The Department of Agriculture predicts that, by 2050, the number of acres burned annually could triple. The causes of increased fire risk are complex, but one factor is the increased fuel due to restrictions on timber harvesting and past fire suppression activities.

Jonathan Wood

FREEcology

Can property rights fight forest fires and facilitate conservation?

Forests have long been hotspots (pardon the pun) for environmental conflict because so much of their use is determined politically. In the United States, for instance, many economic uses of forests cannot proceed until running the gamut of environmental study, permitting, and litigation. That red tape has harmed not only the timber industry but also interfered with efforts to reduce fire risks, harming neighbors and forest ecosystems.

The impacts on fire risks have been significant. Over the last twenty years, wildfires in the United States have become more extreme, caused more damage, and been more costly to maintain. The Department of Agriculture predicts that, by 2050, the number of acres burned annually could triple. The causes of increased fire risk are complex, but one factor is the increased fuel due to restrictions on timber harvesting and past fire suppression activities. Fires cause significant human harm, including destroyed homes and businesses. But they also wreak ecological harm, particularly extreme fires. They destroy habitat, degrade water quality, release carbon dioxide, and reduce soil quality.

Property rights can help cut through the red tape and reduce these risks. Nuisance law allows people to protect their property from unreasonable harms caused by their neighbors. Depending on the nuisance, the property owner can obtain either compensation or an injunction requiring her neighbor to fix the problem. Although most often used to protect against private neighbors, nuisance law can also protect against the government’s unreasonable use of its land.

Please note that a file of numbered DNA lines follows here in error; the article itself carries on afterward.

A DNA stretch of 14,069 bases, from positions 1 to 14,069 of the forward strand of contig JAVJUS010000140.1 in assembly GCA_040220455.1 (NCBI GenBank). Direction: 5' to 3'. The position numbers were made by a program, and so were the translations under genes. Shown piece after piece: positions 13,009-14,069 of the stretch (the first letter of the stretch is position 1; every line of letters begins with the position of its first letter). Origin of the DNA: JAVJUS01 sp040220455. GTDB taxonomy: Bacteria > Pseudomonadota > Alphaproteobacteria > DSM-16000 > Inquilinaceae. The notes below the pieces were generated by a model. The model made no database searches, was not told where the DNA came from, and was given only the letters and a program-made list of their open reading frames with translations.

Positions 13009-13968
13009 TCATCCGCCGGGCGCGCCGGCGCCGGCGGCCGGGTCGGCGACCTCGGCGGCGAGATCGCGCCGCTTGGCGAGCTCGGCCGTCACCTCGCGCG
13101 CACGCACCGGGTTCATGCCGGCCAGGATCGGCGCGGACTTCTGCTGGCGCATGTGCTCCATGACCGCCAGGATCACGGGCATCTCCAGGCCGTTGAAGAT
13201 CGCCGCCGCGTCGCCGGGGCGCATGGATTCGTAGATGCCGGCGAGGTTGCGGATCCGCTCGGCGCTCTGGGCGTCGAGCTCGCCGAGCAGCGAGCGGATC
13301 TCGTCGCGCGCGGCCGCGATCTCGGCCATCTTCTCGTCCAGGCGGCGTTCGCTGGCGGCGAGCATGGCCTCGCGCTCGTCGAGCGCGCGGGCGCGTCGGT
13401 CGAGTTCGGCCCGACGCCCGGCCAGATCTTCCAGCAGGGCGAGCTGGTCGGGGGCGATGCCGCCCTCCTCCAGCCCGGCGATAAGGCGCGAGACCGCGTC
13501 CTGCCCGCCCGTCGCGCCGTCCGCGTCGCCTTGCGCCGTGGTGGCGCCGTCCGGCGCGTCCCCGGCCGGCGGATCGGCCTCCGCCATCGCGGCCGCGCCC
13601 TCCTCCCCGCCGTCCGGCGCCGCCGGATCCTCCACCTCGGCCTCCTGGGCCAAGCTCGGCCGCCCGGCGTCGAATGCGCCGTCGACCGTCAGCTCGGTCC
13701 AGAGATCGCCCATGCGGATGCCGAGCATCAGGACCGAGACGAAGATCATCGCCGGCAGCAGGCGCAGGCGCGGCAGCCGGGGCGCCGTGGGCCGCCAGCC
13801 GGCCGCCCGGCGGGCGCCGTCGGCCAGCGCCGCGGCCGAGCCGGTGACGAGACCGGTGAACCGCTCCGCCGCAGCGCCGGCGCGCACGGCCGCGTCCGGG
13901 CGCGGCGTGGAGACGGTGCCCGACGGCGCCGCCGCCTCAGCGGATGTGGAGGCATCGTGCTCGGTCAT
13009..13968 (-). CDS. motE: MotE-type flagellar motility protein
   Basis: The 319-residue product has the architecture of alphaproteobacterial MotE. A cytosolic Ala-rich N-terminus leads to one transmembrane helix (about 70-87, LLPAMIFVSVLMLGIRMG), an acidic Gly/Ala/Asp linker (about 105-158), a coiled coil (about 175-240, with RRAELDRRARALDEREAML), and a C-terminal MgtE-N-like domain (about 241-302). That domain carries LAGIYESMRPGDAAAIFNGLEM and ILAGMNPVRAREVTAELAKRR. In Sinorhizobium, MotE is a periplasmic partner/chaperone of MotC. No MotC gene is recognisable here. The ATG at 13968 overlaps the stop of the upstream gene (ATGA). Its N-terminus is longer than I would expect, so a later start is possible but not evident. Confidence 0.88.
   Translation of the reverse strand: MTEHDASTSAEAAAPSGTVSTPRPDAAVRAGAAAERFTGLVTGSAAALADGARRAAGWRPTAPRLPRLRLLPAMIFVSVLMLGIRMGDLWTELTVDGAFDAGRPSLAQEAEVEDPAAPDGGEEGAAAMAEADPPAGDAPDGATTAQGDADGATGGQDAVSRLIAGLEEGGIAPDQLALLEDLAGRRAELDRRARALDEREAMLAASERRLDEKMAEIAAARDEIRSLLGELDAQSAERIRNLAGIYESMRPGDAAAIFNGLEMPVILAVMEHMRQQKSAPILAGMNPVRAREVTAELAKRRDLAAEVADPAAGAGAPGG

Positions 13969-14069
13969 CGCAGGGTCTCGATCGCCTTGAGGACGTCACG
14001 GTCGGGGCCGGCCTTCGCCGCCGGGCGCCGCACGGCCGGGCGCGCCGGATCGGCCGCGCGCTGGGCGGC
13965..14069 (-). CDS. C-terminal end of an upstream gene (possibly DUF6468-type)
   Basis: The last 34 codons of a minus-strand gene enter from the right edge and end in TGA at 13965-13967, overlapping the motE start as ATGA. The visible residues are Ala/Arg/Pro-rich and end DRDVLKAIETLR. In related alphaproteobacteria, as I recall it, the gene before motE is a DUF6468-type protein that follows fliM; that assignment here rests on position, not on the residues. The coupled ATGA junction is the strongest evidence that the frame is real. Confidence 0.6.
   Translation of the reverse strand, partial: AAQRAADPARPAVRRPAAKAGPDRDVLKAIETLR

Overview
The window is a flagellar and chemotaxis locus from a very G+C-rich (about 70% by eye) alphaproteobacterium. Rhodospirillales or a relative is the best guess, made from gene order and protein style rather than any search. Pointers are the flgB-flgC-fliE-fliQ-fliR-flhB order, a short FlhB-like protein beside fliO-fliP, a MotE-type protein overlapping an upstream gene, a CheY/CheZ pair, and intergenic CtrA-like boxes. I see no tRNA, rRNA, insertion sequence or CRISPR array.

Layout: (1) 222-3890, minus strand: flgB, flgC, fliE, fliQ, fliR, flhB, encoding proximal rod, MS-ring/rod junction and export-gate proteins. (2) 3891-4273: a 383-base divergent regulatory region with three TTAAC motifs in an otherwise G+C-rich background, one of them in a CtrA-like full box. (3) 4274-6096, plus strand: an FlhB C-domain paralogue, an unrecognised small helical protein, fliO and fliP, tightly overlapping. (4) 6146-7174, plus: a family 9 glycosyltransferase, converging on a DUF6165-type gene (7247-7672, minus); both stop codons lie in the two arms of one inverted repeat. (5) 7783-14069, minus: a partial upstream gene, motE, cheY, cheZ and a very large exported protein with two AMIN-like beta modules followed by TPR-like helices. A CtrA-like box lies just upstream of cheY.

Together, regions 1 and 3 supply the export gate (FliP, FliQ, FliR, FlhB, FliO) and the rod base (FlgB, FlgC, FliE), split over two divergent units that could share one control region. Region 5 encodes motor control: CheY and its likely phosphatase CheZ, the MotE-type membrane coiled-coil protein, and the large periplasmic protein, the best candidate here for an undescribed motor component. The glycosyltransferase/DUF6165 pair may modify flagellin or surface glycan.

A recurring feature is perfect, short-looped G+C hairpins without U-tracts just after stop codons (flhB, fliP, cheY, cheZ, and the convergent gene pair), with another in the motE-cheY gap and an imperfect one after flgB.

Federal common law recognizes a right to bring public nuisance claims against the federal government. Thus, if a government owned forest is not responsibly managed for fire risk, neighboring property owners and local governments have a right to force the government to address the problem. Although this right has rarely been invoked, it could help balance the scales of forest policy. In the long run, reduced fire risks will benefit both property owners and the environment, while reducing the burdensome cost of suppressing extreme fires.

Allowing more forest decisions to be governed by property rights rather than bureaucracy could also help environmentalists better protect them. PERC’s Tate Watkins reports the incredible results of an experiment to pay property owners in Uganda to preserve forests.

The experiment’s designers found that financial incentives cut the loss of forest cover in half. And it proved incredibly cheap. A mere $11.20 an acre protected chimpanzee habitat and reduced carbon releases.

“Trying to solve this problem through strict laws doesn’t always work,” said Jeff Mosenkis of Innovations for Poverty Action, a nonprofit that helped run the study. “You have to build a program that takes into account the needs of people on the ground, and this study was a nice example of that.”

Property rights can also protect forests in the United States. Several environmental groups have bid for timber harvesting contracts with plans to forego harvesting. Unfortunately, the federal government has blocked those efforts, arguing that the harvesting rights could only be obtained by someone who wants to use them. In doing so, the government has ignored an important price signal: if an environmental group is willing to pay more for a contract than timber interests, that suggests that conserving the area is more important than harvesting it. A private owner would not ignore such an important signal. Neither should the government.

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